Visit the ThumperTalk Store for the lowest prices on motorcycle / ATV parts and accessories - Guaranteed
  • KangarooCourt

Posted October 28, 2009 - 06:51 AM

#11

Posted Image

  • KangarooCourt

Posted October 28, 2009 - 06:59 AM

#12

This is the first time I've ever used a photo bucket to upload to a message board. Anyway...the first image shows the bend and the next one shows that Preston is not over the accepted weight limits of the bike. On the inside of the right side of the swing arm, there is creasing of the aluminum. It was just about to snap. Again, the bent swing arm is the one that was replaced as part of a recall notice in January of 2009. Honda made us pay to replace it the second time to finish the season. He won his class outright. I suspect next year he'll get an RMZ-250 FI to compete in School Boy 1, I'm not sure if he'll ride red again.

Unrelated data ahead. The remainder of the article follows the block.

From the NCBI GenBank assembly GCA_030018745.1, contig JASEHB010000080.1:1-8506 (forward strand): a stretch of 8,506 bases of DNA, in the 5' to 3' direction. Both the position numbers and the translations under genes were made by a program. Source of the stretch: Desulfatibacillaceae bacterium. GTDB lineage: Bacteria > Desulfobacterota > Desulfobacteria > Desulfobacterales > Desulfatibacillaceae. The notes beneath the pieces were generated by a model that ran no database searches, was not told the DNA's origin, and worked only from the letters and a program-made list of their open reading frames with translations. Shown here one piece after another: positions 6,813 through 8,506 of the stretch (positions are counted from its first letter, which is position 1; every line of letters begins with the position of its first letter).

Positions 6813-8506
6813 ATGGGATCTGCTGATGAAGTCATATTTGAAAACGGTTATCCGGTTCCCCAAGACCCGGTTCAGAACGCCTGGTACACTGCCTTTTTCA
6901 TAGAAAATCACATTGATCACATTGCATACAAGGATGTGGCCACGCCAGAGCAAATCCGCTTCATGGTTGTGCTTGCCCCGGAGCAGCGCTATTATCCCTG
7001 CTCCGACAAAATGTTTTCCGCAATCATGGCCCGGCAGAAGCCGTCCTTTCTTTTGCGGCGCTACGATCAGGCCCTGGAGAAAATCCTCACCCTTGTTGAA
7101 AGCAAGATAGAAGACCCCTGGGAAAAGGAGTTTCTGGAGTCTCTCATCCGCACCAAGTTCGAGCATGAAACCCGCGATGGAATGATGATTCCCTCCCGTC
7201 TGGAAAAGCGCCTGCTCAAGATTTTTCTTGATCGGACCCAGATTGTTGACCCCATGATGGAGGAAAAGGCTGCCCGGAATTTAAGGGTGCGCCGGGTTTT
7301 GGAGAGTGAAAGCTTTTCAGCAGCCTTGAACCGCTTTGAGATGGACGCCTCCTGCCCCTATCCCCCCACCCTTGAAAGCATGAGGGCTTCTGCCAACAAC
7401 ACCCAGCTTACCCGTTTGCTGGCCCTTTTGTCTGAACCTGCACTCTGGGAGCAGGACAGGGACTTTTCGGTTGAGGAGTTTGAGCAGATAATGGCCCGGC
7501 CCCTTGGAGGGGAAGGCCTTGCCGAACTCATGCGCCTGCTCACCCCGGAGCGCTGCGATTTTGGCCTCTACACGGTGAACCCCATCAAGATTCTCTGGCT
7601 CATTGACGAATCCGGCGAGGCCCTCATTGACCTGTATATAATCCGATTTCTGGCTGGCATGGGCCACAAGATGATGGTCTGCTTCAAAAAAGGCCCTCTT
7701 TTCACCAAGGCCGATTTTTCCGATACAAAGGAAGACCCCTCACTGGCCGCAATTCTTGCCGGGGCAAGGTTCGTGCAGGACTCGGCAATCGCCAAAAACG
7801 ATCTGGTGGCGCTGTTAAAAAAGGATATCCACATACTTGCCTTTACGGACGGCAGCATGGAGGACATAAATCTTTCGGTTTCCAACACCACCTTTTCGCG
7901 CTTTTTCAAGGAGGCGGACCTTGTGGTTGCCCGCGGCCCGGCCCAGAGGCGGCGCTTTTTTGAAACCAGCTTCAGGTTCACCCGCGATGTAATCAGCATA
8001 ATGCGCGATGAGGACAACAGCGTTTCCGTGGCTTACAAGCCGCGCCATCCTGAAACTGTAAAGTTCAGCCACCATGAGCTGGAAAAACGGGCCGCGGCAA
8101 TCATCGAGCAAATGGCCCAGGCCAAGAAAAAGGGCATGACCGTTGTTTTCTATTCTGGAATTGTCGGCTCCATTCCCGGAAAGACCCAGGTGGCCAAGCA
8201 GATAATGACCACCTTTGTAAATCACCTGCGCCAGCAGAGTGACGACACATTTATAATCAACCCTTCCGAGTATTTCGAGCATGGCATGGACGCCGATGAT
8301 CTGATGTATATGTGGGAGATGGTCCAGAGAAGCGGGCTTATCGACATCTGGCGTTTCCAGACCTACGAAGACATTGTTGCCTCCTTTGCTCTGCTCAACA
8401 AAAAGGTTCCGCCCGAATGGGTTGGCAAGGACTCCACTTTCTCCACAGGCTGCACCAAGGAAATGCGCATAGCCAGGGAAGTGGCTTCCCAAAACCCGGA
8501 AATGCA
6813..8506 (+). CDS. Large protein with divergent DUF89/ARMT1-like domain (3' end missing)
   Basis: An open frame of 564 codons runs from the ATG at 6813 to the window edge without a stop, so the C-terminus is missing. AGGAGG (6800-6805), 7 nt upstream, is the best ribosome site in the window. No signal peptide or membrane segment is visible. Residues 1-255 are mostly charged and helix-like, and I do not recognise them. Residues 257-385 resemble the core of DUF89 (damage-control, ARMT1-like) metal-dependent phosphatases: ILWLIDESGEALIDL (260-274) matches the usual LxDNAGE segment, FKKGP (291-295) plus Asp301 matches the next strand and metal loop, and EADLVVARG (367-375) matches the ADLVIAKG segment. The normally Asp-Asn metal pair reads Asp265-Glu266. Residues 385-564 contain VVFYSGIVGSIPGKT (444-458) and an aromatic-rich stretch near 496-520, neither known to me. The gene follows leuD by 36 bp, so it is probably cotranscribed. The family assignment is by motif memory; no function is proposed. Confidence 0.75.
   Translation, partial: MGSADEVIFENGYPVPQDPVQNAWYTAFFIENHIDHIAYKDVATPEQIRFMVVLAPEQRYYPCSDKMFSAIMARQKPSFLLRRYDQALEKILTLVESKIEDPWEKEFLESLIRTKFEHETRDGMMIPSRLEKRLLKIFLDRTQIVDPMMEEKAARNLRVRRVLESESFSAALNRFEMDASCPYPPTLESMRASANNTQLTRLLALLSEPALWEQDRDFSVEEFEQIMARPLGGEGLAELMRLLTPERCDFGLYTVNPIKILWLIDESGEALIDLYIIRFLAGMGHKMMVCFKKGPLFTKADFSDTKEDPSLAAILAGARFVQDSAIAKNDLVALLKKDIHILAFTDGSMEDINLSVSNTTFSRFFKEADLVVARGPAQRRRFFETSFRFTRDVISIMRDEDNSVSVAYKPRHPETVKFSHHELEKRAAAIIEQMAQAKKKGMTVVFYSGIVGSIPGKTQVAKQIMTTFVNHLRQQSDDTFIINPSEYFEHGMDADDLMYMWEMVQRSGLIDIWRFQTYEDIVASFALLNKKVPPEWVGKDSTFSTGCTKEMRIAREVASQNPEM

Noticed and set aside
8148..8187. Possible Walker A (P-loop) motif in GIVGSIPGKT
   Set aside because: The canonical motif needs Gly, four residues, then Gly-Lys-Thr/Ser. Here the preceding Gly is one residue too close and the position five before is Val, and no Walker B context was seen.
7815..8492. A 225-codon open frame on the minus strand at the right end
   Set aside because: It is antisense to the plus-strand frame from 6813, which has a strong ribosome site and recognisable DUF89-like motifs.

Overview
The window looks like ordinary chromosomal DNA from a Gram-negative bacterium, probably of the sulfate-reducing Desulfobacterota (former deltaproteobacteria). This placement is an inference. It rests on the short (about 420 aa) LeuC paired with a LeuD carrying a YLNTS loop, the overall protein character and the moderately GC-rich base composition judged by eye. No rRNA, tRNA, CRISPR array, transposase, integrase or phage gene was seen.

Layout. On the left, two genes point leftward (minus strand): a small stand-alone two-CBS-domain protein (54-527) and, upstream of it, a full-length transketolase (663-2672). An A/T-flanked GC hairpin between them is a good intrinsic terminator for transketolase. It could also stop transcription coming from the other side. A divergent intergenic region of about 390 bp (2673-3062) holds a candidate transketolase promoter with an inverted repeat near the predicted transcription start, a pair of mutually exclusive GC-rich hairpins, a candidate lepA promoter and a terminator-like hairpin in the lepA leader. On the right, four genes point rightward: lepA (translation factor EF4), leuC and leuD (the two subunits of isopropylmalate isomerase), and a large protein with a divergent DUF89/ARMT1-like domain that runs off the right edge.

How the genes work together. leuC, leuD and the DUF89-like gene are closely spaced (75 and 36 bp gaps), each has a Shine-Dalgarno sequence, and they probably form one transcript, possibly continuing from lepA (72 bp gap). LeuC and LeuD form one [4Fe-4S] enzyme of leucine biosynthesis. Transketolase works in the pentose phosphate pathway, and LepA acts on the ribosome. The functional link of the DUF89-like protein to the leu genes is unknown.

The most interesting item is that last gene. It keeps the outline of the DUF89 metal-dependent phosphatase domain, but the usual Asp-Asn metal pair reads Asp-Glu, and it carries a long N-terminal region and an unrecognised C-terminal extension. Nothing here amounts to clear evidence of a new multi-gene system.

We've been in quite some discussion on this board about the validity of referring to ourselves in engineering terms, but it appears to me as though the failure originated in the side wall thickness of the material utilized on the inside of the swing arm.

Edited by KangarooCourt, October 28, 2009 - 09:53 AM.
add content.


  • BC3

Posted October 28, 2009 - 05:34 PM

#13

I will have to apologize on this one, 'Roo. (I seem to have forgotten my college physics classes) You are right; if we consider the swingarm to be a lever of the second class, then, yes, the swingarm pivot is, indeed, a fulcrum.
I'm now curious, to which engineering discipline do you belong?




Go to your room :bonk::lol::bonk::lol:

  • KangarooCourt

Posted November 03, 2009 - 08:50 PM

#14

Honda will not accept any responsibility for this at all. I just got off the phone with them today. The swing arm is being sent to the CPSCA in Washington for testing.

  • G31m

Posted November 04, 2009 - 05:02 AM

#15

I'd be quite interested in what you find out...keep us posted.